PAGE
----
As long as there are enough XP user still around you will see XP compatible software. One of the reasons why MS had to extend the last deadline for XP support (the other was that Vista and 7 are just to clumsy to power small devices like cellphones and tablets).

XP is dead. Zero day threats are lined up for April and no publisher, unless very well compensated, will be supporting XP. Continue running XP at your own risk as it is a 16 year old OS and about to become ground zero for zero day attacks (Google before you comment ?mark).

Windows 7 is a clear winner by everyone's measure, as a computer operating system. MS tried to push it to small devices and failed but who cares, that's not the question you were asking. Windows 8.1 is a very good piece of software and I think the next one will be better but comparing Windows 8 or 8.1 to Vista isn't rational. Windows 8 has a radical GUI change that wasn't a good idea for desktop users but it is very stable, much more secure than previous versions. and most drivers are embedded which was a big issue for Vista. Plus Vista was a buggy POS. The system resources required for Windows 8 are less than Windows 7.

$300-$400 isn't going to buy a great machine but post-holiday sales should be awesome so my advice is wait a week or two and then go shopping..

Edited by Merc14

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You need Windows 8 Pro to get the upgrade option and a low priced computer will not have pro installed.

XP is dead. Zero day threats are lined up for April and no publisher, unless very well compensated, will be supporting XP. Continue running XP at your own risk as it is a 16 year old OS and about to become ground zero for zero day attacks (Google before you comment ?mark).

There are publishers that still support Windows 98, I don't see why it will be different for XP, especially given that around 32% of users still use it (That is 2% less than Vista and 7 combined) with no signs of diminishing. If certain programs are not available for lower versions it s mostly because those lower versions are still run on archaic machines incapable of providing the computing power required but not because the publishers want to ignore 32% of their potential customers... if they do we will just see Detroit V2.0... only this time among the software developers as somebody in China will gladly jump into the breach.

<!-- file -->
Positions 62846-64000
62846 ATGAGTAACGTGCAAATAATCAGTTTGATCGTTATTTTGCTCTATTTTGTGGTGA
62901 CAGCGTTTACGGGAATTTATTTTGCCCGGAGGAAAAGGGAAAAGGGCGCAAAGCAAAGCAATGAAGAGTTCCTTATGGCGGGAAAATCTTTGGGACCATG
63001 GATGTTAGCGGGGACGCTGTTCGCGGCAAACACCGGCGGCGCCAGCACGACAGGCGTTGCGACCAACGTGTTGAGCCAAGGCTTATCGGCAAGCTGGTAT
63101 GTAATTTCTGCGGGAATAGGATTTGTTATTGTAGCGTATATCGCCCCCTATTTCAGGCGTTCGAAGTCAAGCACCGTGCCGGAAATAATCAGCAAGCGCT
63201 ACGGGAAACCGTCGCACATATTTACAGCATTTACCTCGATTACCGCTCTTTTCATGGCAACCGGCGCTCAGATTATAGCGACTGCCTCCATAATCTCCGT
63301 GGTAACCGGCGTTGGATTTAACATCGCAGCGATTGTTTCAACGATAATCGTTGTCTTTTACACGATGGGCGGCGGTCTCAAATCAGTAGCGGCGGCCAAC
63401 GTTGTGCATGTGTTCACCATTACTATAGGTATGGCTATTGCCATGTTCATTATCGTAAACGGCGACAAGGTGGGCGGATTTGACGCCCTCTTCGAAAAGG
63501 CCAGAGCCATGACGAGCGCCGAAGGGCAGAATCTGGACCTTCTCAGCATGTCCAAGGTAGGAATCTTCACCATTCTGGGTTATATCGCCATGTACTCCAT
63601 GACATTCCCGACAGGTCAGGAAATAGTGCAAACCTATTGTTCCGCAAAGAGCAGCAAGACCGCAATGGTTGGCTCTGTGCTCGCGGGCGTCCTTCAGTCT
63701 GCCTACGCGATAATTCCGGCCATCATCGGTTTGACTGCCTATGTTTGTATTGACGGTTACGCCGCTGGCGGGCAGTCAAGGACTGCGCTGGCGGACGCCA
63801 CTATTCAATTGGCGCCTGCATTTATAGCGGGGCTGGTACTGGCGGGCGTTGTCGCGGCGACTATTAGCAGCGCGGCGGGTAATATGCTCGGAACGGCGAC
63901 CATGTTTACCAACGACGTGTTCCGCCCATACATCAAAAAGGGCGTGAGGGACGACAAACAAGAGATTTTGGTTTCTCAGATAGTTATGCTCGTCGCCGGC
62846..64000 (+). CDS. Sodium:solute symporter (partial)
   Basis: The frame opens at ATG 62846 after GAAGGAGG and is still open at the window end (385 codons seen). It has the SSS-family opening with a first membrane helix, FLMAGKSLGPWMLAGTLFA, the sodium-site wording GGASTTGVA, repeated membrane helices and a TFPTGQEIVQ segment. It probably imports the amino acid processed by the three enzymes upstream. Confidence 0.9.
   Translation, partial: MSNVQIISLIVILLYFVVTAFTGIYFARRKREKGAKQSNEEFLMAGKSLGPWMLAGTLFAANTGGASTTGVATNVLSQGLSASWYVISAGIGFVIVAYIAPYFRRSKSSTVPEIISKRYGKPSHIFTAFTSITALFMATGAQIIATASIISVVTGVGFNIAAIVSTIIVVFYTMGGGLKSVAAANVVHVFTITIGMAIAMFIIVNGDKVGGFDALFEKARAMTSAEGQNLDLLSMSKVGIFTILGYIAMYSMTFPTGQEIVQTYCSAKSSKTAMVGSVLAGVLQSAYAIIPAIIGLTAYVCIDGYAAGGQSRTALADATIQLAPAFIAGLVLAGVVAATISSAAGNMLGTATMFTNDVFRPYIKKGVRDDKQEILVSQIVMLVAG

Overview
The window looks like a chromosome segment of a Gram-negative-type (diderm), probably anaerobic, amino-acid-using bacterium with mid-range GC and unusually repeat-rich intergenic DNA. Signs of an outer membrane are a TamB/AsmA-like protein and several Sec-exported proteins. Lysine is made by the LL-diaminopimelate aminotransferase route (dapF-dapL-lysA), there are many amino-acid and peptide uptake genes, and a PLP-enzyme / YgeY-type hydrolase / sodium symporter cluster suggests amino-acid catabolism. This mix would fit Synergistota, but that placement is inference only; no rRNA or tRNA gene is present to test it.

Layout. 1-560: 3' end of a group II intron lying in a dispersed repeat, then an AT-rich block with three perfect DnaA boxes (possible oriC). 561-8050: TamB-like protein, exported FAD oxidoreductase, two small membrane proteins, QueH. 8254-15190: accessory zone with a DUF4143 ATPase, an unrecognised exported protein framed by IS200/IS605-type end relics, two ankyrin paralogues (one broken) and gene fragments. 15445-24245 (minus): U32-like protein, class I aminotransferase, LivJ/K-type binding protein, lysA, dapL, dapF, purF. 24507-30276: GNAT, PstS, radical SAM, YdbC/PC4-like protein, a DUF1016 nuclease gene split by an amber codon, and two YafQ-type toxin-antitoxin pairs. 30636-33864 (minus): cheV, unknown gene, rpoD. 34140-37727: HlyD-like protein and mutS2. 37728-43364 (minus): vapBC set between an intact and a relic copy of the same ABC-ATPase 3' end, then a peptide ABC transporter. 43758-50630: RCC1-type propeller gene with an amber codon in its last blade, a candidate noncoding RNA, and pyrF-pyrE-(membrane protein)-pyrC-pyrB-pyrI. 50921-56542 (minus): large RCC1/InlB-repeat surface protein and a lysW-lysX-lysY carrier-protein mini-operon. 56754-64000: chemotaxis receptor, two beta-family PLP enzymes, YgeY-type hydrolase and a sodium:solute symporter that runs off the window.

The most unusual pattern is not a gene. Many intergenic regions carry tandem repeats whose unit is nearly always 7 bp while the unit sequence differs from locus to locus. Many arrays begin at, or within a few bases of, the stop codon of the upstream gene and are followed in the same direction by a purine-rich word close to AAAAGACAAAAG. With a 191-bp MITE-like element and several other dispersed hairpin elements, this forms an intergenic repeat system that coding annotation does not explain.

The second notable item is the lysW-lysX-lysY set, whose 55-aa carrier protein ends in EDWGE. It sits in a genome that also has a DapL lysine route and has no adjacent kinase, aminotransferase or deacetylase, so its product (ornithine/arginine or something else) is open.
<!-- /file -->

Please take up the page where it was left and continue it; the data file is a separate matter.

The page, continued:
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There are publishers that still support Windows 98, I don't see why it will be different for XP, especially given that around 32% of users still use it (That is 2% less than Vista and 7 combined) with no signs of diminishing. If certain programs are not available for lower versions it s mostly because those lower versions are still run on archaic machines incapable of providing the computing power required but not because the publishers want to ignore 32% of their potential customers... if they do we will just see Detroit V2.0... only this time among the software developers as somebody in China will gladly jump into the breach.

The Windows 98 environment bears little resemblance to the present day, always connected era and Windows 98 b]never faced the onslaught of malware that XP and later software has. If you believe that all new software will be written for XP then you are dreaming, it won't be and the number of people still on XP has nothing to do with whether someone should stick with the OS. That number will be dropping rapidly over the next few months anyways. There will always be businesses that stick with XP on some machines rather than rewrite archaic code bit one again, irrelevant as to whether or not you should move off XP if possible.

http://threatpost.co...f-the-os/103058

Edited by Merc14